President Trump flew to Arizona on Tuesday to visit a factory that’s making protective face masks to slow the spread of the coronavirus.
Asked before departing the White House if he would wear a mask himself, he indicated that “if it’s a masked facility,” he would, Reuters reports. But there was little sign of any precautions as he arrived in Phoenix.
“Vice President Mike Pence was criticized for not wearing a face mask when visiting patients at Minnesota’s Mayo Clinic last month, and he apologized for it during a television interview on Sunday,” Reuters says.
The factory is run by Honeywell International and usually makes jet engines, satellite technology and other aerospace products.
Instead, it now churns out surgical-grade N95 masks for the Department of Health and Human Services, with the goal of producing more than 20 million per month, in combination with another Honeywell facility in Rhode Island.
Just two weeks ago, hundreds of protesters, many in MAGA hats and waving American flags, gathered at the Arizona Capitol in Phoenix, calling on the governor to re-open the state. Few were wearing masks.
In fact, wearing a mask, or not, has become a significant question on the nation’s deeply divided political line in recent weeks.
Late last month, hundreds of protesters, some displaying Nazi and racist symbols and heavily armed, invaded the Michigan Capitol building in Lansing, denouncing Democratic Gov. Gretchen Whitmer’s stay-at-home order, which was about to expire along with her declaration of a state of emergency.
“Conspicuously,” CNN reports, “most weren’t wearing face masks.”
Trump sided with the protesters, calling them angry, but “very good people.”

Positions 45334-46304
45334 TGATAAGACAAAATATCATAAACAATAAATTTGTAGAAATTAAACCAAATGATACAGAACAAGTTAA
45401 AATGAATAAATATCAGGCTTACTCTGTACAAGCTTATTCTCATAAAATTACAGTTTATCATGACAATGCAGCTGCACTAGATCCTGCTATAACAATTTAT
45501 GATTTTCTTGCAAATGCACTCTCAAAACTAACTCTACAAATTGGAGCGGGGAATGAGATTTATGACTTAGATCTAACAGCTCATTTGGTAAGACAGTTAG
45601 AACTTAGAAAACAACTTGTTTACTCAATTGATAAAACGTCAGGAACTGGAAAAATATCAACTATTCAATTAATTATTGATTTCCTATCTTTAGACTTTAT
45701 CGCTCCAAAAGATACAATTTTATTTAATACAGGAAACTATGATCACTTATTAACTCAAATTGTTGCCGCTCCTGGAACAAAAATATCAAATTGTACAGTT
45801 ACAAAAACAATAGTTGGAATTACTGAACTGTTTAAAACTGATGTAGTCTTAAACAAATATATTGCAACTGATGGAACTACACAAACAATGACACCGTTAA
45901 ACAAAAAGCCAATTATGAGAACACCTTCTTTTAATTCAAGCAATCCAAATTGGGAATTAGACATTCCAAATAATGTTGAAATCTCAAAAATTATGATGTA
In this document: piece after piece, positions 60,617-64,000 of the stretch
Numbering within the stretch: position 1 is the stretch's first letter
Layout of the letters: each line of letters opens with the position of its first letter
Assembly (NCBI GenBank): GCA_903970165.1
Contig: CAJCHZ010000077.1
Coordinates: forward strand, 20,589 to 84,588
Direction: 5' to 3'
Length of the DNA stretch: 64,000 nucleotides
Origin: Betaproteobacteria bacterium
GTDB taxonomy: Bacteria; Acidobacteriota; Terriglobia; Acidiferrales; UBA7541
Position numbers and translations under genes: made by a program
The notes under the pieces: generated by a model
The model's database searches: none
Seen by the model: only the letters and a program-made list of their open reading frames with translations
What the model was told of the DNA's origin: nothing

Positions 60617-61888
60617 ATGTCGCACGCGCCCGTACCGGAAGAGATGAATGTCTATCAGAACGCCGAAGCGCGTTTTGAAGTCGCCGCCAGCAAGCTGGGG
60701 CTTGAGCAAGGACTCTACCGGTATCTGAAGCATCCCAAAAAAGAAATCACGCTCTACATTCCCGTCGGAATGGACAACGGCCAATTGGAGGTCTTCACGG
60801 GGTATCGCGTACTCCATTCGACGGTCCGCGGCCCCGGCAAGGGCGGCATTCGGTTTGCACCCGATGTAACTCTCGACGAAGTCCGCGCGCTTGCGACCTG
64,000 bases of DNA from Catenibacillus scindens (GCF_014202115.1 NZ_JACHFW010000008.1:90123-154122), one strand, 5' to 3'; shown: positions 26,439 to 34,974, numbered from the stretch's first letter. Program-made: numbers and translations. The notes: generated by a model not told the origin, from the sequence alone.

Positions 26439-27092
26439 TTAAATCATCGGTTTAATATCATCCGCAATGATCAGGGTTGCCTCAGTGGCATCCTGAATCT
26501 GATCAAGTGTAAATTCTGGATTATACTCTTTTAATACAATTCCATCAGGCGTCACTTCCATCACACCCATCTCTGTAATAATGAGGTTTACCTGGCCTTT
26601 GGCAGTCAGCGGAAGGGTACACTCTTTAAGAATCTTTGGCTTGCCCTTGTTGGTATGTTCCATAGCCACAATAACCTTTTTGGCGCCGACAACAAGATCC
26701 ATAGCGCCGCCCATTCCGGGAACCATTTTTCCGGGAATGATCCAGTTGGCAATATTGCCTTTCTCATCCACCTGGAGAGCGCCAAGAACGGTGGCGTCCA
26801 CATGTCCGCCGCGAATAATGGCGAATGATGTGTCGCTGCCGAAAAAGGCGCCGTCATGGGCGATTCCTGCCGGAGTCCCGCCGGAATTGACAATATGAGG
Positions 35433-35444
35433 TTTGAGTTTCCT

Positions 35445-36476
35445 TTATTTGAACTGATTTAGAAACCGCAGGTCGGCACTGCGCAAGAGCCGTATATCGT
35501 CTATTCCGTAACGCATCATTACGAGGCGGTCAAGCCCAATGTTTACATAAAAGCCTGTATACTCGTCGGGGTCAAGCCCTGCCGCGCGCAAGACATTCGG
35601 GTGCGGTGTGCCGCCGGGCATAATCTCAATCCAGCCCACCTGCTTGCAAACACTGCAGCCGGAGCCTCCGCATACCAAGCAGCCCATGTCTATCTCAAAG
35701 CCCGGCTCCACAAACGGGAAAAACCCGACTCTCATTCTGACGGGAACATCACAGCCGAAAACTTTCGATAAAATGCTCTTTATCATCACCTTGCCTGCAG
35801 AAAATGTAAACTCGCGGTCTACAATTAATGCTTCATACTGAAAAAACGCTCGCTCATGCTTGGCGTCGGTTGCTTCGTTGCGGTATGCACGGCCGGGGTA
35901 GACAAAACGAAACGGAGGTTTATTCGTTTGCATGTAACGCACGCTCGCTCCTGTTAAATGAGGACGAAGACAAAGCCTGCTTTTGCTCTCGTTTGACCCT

Whitmer quickly signed new executive orders, extending the emergency declaration through May 28.
All this, CNN says, is “another instance of one side of the political aisle disbelieving or disregarding science. And in light of new modeling projecting that cases and deaths will increase as states ease restrictions, it’s the kind of move that could threaten people’s actual lives.”
Meanwhile, the federal Centers for Disease Control (CDC) is recommending that everyone — including those seemingly healthy — wear masks over their mouths and noses when away from home.
In scientific circles, there is still debate over just how effective fabric masks, whether commercial or homemade, are against the virus.
Rachael Jones, an associate professor of family and preventive medicine at the University of Utah, told the science website Live Science that “in the case of a fabric mask, wearers may well be wafting in particles small enough to flow right through the fabric.”
Still, the CDC recommendation that everyone wear a mask is worthwhile, because “any kind of impediment is better than nothing,” said May Chu, a clinical professor in epidemiology at the Colorado School of Public Health.
But she emphasized that masks must be accompanied by social distancing — staying at least 6 feet away from one another — to help blunt the virus’s spread.